4

This is one of those differences between English and Spanish. Although for the most part where is definite article is not used in English, it is probably not used in Spanish, due to my lack of reading, I get unsure sometimes as to whether I should use definite article.

Like when I say

My sister does the homework for me. Mi hermana hace la tarea por mi.

6

Some situations in which you need to use the definite article include:

  1. The article precedes the noun, even if there is an adjetive in between.

El coche. La raqueta. El asombroso trapecista. El milagroso elixir

But never when it precedes the names of people or places

  1. It can precede the name of people or places when (and only when) it is used to qualify them,

La España de la edad media (but never La España). El general López (but never El López)

Be aware that some places have the article included in the name, such as El Salvador, La Habana, etc.

This includes titles of people

El rey. El Papa. La condesa.

and days of the week and languages

El lunes. El martes. El español. El noruego.

  1. When referring to individuals of a group.

Los niños tienen que ir al colegio. El delfín es un animal inteligente

  1. When referring to abstract beings or entities, in a general meaning.

La paciencia es una virtud.

This includes verbs used as subjects

El esperar tanto tiempo se hace pesado. El pasear es un hábito saludable (although this could be easily omitted)

| improve this answer | |
  • But you can certainly use articles with names. But depending on the region, I believe it can have different connotations. For me it implies a level of familiarity between me, the person I'm speaking to, and the person I'm talking about. "Sabes que el Juan …" = I know Juan well, and so does the person I'm speaking. It can also be used to specify a particular person with a given name, as in "Juan dijo…" "¿Juan?" "El Juan de la tienda". – user0721090601 Jan 14 '15 at 2:30
  • @guifa, Thanks for pointing it. I had in mind that catalans do that (I actually didn't know it is the case in Asturias too). You are definitely right about that, but in Madrid saying something like that would sound really weird, so I would include it as a regional variation, not as a general rule. – Diego Jan 14 '15 at 2:39
  • Oh I totally used it all the time in Madrid (my interest in Asturias came later). But it was mainly jocular "Sabes que el Juan ese ..." (I'm about to make fun of him). I know in some parts of LA it is relatively common. The DPD says it's even in formal registers in Chile. – user0721090601 Jan 14 '15 at 2:45
  • 1
    @Gorpik, you are right. Interestingly, the example I could think of was "La India" but I would not have referred to Perú or Argentina with an article (I would for China "Vete a la China"). – Diego Jan 14 '15 at 15:19
  • 1
    Indeed, India is maybe the best example: it is almost always la India, even though the article is not part of the country name. Some other countries where you can use the article are el Uruguay, el Paraguay or el Canadá. And, of course, country names which include common nouns usually take the article: los Estados Unidos, el Reino Unido, la República Checa... – Gorpik Jan 14 '15 at 16:36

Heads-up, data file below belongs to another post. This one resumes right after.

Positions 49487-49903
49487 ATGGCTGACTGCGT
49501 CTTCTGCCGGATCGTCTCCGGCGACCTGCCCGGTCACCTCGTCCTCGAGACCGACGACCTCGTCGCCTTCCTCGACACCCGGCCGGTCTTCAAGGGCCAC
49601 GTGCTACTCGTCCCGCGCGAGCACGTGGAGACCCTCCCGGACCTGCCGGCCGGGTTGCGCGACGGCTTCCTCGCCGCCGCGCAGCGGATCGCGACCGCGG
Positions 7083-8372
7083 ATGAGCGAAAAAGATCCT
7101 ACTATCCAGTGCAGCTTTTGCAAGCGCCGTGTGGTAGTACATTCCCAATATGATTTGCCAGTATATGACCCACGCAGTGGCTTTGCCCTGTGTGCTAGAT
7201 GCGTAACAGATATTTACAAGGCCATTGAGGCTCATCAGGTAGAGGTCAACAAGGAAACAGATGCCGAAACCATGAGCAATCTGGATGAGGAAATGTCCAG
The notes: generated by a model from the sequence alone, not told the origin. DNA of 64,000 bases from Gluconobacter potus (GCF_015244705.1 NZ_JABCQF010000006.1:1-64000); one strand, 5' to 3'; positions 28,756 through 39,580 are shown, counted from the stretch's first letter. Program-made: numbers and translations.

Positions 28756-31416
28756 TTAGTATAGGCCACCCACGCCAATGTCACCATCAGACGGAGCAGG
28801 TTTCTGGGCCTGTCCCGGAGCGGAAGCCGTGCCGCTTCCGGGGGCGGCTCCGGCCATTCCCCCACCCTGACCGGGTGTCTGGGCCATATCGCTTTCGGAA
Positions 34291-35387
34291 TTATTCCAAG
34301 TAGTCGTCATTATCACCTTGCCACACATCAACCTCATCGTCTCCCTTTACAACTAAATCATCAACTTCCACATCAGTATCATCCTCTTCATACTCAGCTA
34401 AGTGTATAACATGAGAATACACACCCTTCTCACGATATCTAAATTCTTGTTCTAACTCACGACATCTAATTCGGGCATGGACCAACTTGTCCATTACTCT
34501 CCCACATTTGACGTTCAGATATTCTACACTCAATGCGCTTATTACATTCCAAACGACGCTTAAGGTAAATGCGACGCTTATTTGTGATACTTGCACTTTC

1

When you use a definite article (the), you are doing exactly what the article is described to do; DEFINE.

I look at the chair / Miro la silla

vs

I look at a chair / Miro una silla

The second sentence suggests that there is more than one chair, while the first sentence defines a particular chair. Typically, when you use a definite article you will also use more adjectives to describe it.

| improve this answer | |
0

el comaBeware some cases where the article is necessary to change the meaning.. for example

 la policía (the police - police department)
 el policía (the policeman)
 el guía (the guide)
 la guía (the driver)
 el cólera (the cholera)
 la cólera (the anger)
 el capital (the capital/money)
 la capital (the capital/city)
 el orden (things in order)
 la orden (command/order)
 el cura (priest)
 la cura (therapy)
 el coma (coma - medicine)
 la coma (comma "," punctuation mark)
 el cometa (comet)
 la cometa (kite)
 el margen (edge)
 la margen (bank of river)
| improve this answer | |
  • La definición de 'el coma' que das no la había escuchado nunca, de hecho ni siquiera aparece en el diccionario de la RAE. Otro significado podría ser: "Estado patológico que se caracteriza por la pérdida de la conciencia, la sensibilidad y la capacidad motora voluntaria." – serfe Jan 14 '15 at 17:28
0

I'm not sure I fully understood your question, but there is absolutely no difference in the definite / indefinite distinction between English and Spanish.

A policeman = Un policía

The policeman = El policía

| improve this answer | |
-1

There are many uses for definite article so please read this link.

One of the most important rule is that you can use definite articles when referring to objects, people, and places.

Here are some examples:

La comida de México es deliciosa. (Mexican food is delicious.)

Las películas de Almodóvar son interesantes. (Almodóvar´s movies are interesting.)

| improve this answer | |
  • This rule does not exist. You can also use the indefinite article to refer to people, objects and places: Ayer vimos unas películas de Almodóvar, versus me gustan las películas de Almodóvar. – Rodrigo Jan 22 '15 at 22:06

Your Answer

By clicking “Post Your Answer”, you agree to our terms of service, privacy policy and cookie policy

Not the answer you're looking for? Browse other questions tagged or ask your own question.